Hirshhorn Museum

The Hirshhorn Museum is one of our favorite Smithsonians. Why? Well, it makes modern & contemporary art not only approachable, but dynamic and interesting.

Located in a brutalist circular building with a hollow courtyard in the middle, complete with a large fountain and a Dolcezza pop-up, this building commands attention.

The Hirshhorn is not as big as some of the other museums in the mall, but it isn’t as busy either (okay, not counting the Infinity Mirrors exhibition from a few months ago). There are 4 floors, each with exhibitions.

The mezzanine level has some seating, the visitor front desk, and usually 1-2 rotating small or interactive exhibitions. From this floor, you can travel down to the gift shop, bathroom, and one small gallery or to the second and third floors.

The second floor holds much of the more faster rotating or on-loan exhibitions. This is where big-name Hirshhorn “wins” are found – like Infinity Mirrors and Ai Wei Wei’s exhibition. Usually, these taken up the entire interior loop but sometimes there are 1-2 smaller galleries. Additionally on this floor, on the outer loop that overlooks the courtyard, you can find artwork on the walls – usually something actually painted onto the walls, which is interesting. They also sometimes place smaller acquisitions on this floor. This floor also highlights the infamous giant naked man statue, which is an Untitled piece by Ron Mueck.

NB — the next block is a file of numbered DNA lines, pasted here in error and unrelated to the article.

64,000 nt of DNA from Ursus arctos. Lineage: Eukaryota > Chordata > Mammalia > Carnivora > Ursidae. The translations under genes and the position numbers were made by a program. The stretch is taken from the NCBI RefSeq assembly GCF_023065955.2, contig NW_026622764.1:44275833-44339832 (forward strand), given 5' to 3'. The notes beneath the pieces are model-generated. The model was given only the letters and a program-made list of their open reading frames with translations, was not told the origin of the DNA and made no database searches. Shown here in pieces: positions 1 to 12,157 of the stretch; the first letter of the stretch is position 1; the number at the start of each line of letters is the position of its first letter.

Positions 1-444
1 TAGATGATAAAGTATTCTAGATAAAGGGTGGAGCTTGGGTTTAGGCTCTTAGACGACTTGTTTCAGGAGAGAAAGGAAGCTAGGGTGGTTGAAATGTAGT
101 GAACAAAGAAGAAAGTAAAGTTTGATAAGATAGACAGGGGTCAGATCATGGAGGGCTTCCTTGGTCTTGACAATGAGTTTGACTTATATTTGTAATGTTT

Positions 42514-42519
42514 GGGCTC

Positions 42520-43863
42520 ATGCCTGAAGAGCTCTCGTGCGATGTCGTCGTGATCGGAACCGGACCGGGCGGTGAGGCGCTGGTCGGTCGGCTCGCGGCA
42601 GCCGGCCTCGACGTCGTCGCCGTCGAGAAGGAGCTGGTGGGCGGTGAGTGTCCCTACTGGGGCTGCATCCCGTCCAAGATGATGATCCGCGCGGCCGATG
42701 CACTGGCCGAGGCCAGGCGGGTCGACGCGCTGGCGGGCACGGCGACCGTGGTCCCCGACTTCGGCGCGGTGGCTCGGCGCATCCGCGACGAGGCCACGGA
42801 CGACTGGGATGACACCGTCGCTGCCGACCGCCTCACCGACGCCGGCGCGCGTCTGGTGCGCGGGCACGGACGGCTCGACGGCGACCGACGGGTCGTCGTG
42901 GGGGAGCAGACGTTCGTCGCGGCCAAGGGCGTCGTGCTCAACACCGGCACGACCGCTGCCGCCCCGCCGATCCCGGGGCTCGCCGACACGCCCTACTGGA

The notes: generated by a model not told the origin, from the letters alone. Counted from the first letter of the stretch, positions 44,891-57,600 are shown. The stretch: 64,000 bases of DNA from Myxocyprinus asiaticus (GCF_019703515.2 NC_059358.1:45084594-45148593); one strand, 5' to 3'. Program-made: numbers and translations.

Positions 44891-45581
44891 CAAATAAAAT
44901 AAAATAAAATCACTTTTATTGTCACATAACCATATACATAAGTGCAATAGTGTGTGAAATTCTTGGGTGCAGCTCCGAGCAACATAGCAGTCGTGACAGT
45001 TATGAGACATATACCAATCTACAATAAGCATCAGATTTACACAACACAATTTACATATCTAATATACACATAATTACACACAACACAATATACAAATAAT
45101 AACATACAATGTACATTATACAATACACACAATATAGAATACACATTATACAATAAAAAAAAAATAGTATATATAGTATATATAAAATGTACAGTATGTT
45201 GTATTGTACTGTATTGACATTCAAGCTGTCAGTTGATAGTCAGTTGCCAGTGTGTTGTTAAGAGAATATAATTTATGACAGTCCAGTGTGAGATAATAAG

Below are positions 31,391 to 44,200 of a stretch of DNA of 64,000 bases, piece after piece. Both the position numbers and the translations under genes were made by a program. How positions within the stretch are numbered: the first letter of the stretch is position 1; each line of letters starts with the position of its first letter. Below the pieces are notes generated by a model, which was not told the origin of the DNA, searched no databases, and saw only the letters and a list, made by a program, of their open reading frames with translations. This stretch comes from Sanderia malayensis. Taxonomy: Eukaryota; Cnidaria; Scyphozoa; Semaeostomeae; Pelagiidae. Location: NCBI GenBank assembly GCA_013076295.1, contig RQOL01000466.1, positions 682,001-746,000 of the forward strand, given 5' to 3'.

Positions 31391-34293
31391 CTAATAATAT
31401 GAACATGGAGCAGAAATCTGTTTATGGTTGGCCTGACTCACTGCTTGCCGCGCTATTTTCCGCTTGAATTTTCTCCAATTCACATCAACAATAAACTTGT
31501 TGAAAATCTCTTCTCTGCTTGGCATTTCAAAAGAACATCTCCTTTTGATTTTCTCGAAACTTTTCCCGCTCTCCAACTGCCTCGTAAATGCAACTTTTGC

The third floor holds the main collection – most of these acquisitions have been in the museum a long time, with occasional switching out. However, this floor is typically the least changed out of all three.

Unlike the other floors which have exhibitions that highlight a single artist, time period, or other category, this main collection flows seemingly without any set form.

Paintings, statues, installations, and video all mingle together on this floor and range in art type, style, date, and intent. Some pieces have long artist-written descriptions of the pieces, others are simply titled and lack explanation.

We enjoy the Hirshhorn’s lack of definition. It’s part of what makes this museum so fun. You could easily spend an hour there, or four, and still get the full experience.

Unlike other museums, where exhibitions are highly specific and targeted, you could simply head to the third floor of the Hirshhorn and get a good idea of what is happening in modern art, past and present.